From ”Tomorrow” and back to plus thirty years, more precisely in 1987, a teenager named Thomas Barnett released the track ”I Can Feel It” mixed by Juan Atkins, one of the first mix by who became the main DJ and producer from Thomas’s hometown, Detroit. Today ”I Can Feel It” is a very hard to find record that finally will be available for an official reissue via Omaggio.
Mr. Gene Hunt, Chicago house music legend, is back on LA Club Resource with the”After School” EP. Gene digs deep in his vast archives and unearths three hard hitting tracks for fans of old school house. Heard in the clubs and on mix shows back in the days, these tracks finally surface for the first time on wax.
When it comes to jackin’ Chicago style acid house revivalism, few can hold a candle to Paranoid London. As this long-awaited second album proves, the duo is the undisputed masters of sweaty, TB-303 driven jack-tracks and – as recent single ”(Vi-Vi) Vicious Games” and LP opener ”Starting Fights” prove – classic-sounding vocal cuts that recall the glory years of Fingers, Inc in the mid-to-late 1980s. Interestingly, ”PL” boasts far more collaborations than we’ve seen from Paranoid London before, including a string of ragged club cuts blessed with evocative spoken word vocals, a thrusting acid throb-job with lead vocals by Simon Topping and a suitably twisted, machine-driven hook up with Arthur Baker and Alan Vega (the raw and weighty ”Angel Of Hell”).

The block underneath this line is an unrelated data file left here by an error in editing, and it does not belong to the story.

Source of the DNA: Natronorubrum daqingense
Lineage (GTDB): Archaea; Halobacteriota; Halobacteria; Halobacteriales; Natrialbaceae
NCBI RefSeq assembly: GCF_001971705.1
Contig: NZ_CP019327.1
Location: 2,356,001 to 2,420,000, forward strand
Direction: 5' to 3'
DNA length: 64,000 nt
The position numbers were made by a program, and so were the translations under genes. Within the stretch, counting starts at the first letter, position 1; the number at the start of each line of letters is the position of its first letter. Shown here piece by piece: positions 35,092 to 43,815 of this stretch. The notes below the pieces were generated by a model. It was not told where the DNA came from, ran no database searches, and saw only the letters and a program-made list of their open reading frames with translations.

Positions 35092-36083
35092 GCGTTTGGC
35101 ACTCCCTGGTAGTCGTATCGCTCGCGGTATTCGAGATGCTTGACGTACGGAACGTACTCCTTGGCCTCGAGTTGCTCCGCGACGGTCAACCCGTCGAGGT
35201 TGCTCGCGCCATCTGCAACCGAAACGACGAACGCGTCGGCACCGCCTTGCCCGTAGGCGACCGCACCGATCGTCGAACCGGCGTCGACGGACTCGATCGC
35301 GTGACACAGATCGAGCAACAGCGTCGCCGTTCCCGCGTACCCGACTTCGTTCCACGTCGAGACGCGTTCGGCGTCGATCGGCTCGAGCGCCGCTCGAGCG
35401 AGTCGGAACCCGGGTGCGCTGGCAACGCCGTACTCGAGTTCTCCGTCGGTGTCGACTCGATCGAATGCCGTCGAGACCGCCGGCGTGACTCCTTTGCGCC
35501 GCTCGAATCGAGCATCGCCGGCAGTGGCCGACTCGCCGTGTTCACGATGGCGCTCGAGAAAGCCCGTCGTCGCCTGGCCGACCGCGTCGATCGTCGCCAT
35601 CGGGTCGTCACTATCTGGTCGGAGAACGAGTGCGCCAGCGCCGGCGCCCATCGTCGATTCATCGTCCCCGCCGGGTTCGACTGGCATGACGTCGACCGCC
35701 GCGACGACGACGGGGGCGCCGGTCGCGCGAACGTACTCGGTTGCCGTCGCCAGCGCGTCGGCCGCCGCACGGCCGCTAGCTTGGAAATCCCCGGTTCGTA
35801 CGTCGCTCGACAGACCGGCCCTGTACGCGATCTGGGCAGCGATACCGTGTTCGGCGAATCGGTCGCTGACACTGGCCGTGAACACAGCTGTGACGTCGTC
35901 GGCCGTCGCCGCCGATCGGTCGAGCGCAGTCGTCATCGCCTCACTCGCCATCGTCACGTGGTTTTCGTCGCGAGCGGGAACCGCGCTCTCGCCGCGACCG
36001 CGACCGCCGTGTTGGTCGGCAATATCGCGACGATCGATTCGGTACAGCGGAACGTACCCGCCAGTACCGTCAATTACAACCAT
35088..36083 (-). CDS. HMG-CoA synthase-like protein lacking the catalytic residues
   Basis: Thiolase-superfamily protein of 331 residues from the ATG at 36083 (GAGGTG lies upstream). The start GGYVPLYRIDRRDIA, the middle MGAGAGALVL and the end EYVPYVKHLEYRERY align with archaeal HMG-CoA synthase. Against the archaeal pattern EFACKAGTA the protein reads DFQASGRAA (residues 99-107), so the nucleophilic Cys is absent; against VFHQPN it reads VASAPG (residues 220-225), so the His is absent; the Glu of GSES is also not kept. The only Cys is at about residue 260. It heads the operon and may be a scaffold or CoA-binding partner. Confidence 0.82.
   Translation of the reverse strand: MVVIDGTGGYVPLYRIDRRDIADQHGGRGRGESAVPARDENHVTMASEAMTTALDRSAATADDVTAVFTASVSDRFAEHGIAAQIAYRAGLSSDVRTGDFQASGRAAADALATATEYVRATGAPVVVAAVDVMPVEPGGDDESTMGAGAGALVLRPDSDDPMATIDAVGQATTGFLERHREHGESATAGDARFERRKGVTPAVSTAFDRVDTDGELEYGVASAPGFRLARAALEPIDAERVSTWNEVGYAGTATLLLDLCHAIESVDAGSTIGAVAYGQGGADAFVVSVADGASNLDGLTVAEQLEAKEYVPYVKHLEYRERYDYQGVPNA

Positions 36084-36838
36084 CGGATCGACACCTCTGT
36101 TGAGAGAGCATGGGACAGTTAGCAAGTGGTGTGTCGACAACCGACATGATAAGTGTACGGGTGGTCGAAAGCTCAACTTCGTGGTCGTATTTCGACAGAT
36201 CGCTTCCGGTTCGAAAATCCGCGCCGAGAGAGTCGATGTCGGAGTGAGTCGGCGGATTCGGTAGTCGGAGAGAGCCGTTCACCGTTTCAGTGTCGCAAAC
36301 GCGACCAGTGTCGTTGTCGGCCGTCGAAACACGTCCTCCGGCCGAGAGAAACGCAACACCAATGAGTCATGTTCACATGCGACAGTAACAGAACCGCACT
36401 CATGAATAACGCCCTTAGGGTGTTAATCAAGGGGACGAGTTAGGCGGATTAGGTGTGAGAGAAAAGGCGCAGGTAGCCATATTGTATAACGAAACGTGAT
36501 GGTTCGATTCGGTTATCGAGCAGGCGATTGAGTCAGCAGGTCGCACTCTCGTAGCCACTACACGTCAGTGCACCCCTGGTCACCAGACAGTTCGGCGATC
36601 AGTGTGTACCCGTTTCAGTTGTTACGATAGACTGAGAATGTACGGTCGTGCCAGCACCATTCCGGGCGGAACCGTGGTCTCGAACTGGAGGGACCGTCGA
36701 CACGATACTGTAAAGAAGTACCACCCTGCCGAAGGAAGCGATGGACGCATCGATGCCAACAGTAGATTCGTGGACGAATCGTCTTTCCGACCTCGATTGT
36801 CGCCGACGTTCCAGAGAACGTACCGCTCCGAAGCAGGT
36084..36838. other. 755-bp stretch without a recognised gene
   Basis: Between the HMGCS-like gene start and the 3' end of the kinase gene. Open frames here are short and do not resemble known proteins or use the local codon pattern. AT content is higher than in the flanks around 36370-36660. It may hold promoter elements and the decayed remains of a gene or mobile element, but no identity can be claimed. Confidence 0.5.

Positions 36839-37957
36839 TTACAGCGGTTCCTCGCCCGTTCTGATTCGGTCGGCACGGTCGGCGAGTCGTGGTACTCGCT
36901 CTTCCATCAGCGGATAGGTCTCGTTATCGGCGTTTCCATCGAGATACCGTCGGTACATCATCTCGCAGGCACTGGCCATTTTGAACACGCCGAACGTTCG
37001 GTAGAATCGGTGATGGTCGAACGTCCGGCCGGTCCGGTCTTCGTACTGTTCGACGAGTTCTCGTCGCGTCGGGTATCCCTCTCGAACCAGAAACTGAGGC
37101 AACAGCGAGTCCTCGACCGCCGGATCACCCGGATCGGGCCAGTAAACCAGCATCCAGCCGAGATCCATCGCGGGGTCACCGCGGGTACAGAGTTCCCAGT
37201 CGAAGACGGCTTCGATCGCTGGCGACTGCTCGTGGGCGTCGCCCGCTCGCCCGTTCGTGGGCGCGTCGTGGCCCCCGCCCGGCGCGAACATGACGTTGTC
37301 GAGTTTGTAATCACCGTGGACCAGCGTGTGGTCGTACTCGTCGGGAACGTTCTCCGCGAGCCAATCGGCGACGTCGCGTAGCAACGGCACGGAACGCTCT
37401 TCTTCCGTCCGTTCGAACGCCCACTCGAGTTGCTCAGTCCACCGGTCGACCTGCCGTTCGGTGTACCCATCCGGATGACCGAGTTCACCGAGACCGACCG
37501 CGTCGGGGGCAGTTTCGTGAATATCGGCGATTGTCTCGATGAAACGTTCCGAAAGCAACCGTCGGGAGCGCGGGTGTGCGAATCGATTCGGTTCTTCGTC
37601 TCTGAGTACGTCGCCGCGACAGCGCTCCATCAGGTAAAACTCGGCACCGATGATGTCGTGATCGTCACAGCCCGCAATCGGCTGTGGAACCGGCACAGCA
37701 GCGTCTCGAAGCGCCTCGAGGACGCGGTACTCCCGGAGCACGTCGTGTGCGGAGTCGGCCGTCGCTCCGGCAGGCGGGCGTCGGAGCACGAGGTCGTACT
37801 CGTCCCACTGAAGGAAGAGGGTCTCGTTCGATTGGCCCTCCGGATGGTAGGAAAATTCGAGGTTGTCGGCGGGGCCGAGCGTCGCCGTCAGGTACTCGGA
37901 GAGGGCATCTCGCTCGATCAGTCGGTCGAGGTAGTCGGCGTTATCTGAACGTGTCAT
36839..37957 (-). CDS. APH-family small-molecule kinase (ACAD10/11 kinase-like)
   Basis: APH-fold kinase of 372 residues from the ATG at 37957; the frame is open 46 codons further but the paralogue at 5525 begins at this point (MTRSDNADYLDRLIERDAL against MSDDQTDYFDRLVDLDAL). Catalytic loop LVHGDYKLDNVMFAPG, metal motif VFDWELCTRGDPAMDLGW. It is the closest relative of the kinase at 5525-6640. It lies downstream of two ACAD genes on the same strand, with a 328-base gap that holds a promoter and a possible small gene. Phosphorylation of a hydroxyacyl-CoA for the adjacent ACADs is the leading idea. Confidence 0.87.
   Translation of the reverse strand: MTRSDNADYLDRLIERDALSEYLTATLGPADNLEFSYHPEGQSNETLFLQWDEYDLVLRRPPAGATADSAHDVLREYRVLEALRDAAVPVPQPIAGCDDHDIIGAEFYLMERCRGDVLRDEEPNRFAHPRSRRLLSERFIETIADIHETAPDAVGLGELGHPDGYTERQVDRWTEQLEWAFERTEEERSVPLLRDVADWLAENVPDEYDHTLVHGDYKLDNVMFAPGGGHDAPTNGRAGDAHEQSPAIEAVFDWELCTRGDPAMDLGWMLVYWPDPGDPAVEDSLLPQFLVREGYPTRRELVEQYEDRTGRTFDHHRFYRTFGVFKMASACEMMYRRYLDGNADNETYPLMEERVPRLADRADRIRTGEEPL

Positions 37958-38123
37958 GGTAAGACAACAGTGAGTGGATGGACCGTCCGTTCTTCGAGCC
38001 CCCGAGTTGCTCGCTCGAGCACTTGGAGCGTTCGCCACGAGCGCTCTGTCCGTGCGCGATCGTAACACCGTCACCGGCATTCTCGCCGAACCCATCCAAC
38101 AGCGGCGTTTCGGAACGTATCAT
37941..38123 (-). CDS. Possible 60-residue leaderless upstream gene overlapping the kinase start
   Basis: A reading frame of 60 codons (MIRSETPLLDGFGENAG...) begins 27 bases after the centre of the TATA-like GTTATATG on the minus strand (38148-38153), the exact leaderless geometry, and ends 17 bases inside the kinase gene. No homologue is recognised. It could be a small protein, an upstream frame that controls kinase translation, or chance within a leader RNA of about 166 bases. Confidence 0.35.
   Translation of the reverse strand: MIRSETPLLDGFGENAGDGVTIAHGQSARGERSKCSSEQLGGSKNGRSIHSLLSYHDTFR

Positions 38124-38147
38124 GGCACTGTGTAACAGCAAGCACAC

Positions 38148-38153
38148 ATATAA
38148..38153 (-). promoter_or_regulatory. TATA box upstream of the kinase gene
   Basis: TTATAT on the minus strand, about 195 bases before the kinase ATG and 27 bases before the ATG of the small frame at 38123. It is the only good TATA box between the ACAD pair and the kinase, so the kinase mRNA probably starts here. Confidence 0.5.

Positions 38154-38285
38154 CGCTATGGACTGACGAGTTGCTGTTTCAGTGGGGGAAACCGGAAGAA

This is what legends are made of: Acid House, Chicago 1988, Mickey Oliver and his Hot Mix 5 Records, Larry Heard aka Fingers, Pierre, Phortune & Armando. Released in 1988, ACID LP was the first and only full length on Hot Mix 5 Records. It is much more than a classic album, it’s a staple for any self respecting DJ. This is probably one of the best Acid House compilation to make it out of Chicago. Still Music is proud to start its Hot Mix 5 Records reissue series with such a monument to House. Every track on here is a classic in its own right, with Pierre’s “Dreamgirl”, Armando’s “151”, the two incredible Fingers tunes ”The Juice” and “Ecstasy” and so much more. For the first time, this reissue features all the songs that were on the original release but remastered and on a red vinyl DLP. Don’t sleep on the ACID.
Bohm (030303 Records) and Marcus Paulson (aka Kid Machine) deliver four classic cuts of quality house. Inspired by Manchester and Utrecht commutes, the EP sets the tone for future things to come on their Purewaxx label. Paulson and Bohm share a side each, both using the 707/101/303/106 to good use, layering pads, square basslines and deep moody pads and strings.